The blast wounds and flash burns visible on victims in videos and photographs of the Ghantou aftermath, the highly uniform size of the rubble, and the body positions with few fragmentation wounds, indicate the possible use of fuel-air explosives (FAEs), also known as “vacuum bombs,” or enhanced blast weapons. More powerful than conventional high-explosive munitions of comparable size, fuel-air explosives produce extensive damage over a wide area, and are therefore prone to indiscriminate impact in populated areas.

Civilian relatives of combatants are not legitimate military targets. If the local commander was the intended target, the likelihood that the attack on a civilian home with what appears to be a vacuum bomb would have killed large numbers of civilians makes it a disproportionate and unlawful attack, Human Rights Watch said. Attacks in which the expected civilian loss exceeds the anticipated military gain are serious violations of the laws of war.

Activists said no warnings or announcements of the air strike were made to civilians. They said the only warnings came from the Syrian army, telling the Free Syrian Army to surrender. The laws of war require each party to the conflict to give effective advance warning of attacks that may affect the civilian population, unless circumstances do not permit.

With regard to the Ter Maaleh attack, the Syrian state news agency SANA reported on October 15 that the Syrian army began an offensive in northern rural Homs after “precision air strikes” and shelling to prepare for a ground offensive. SANA said that an al-Qaeda-linked group, Jabhat al-Nusra, had caused a “massacre” in Ter Maaleh and “emphasized” that the Russian and Syrian armies “do not target civilians.” Local residents and video footage make it clear, though, that the civilians in Ter Maaleh died as a result of an air strike.

The intended target is not clear. Even if the air strike was targeting Ruwad al-Aksah, the local man who was a Syrian army defector, it appears to have used indiscriminate means or have caused disproportionate harm to civilians. Indiscriminate or disproportionate attacks are serious violations of the laws of war that Russia has an obligation to investigate. Victims of laws of war violations and their families should be promptly and adequately compensated.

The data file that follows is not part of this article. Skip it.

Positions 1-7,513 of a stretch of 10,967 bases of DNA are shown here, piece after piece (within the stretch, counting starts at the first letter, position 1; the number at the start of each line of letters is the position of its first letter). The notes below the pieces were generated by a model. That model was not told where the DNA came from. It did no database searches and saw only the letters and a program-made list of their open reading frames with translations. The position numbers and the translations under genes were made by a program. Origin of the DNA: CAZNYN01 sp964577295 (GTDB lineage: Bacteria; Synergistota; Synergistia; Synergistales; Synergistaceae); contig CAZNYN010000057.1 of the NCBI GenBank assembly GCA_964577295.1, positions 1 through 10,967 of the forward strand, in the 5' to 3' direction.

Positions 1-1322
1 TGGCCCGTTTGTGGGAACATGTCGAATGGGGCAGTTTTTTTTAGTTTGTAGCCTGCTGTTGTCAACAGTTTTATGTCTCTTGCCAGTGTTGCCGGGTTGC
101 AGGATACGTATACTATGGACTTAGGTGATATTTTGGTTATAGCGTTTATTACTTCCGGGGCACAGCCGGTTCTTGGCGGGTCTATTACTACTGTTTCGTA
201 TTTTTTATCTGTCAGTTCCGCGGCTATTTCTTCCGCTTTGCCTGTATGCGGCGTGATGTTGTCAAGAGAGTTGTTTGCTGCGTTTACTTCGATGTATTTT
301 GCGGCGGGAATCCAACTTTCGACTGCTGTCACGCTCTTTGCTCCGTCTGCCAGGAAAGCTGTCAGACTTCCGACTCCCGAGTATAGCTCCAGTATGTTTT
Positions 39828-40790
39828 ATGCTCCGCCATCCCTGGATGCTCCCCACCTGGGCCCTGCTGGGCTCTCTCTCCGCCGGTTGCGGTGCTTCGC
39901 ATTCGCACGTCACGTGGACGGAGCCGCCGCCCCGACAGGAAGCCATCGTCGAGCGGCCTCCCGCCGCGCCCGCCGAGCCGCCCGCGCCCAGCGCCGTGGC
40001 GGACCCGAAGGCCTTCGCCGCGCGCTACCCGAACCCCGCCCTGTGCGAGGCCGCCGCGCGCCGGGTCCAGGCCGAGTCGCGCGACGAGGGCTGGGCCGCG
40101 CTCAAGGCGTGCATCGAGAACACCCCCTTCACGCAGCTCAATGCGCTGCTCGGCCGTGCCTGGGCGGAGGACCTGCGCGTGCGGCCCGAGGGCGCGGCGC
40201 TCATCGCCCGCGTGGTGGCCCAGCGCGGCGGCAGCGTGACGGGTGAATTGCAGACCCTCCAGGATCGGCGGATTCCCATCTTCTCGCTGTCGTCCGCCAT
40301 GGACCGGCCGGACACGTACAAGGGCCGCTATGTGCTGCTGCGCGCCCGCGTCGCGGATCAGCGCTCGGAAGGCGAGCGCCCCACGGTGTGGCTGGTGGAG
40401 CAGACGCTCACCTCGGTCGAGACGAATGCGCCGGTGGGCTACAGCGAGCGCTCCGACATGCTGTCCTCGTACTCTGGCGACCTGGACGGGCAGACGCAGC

According to Homs Civil Defense, a local rescue unit, and other activists, Ter Maaleh was home to at least 30,000 people at the time of the attack, many of whom had been internally displaced, as the village was considered a safer area for civilians than some of the other towns in the opposition-held enclave. Interfax, reported on October 15 that there were heavy clashes between Syrian rebels and the Syrian army in Homs. “We are calling for a way out, especially for our women and children,” said Muhammed Kenj, a Ter Maaleh activist. “People in Homs are banging into each other trying to find a safe place to hide, fleeing from one bombarded village to another. We need a crossing that is safe to get the civilians out of Homs.”

The Syrian American Medical Society, an aid group that supports a number of medical facilities in northern Homs, has said that several towns in northern rural Homs are besieged by Syrian government forces, who allow little aid into the area and deny access to roads out of the governorate. The UN classifies almost all of northern Homs as “hard to reach,” and the medical society has said that supplies and medical aid enter rural Homs through bribery and smuggling through Syrian government checkpoints.

“Russia talks about precision strikes, yet accounts from the ground and footage from the aftermath indicate that many civilians are being killed,” Houry said. “Russia needs to take all necessary measures to protect civilians from their own strikes.”

Tags
#HRW, #Russia, #Syria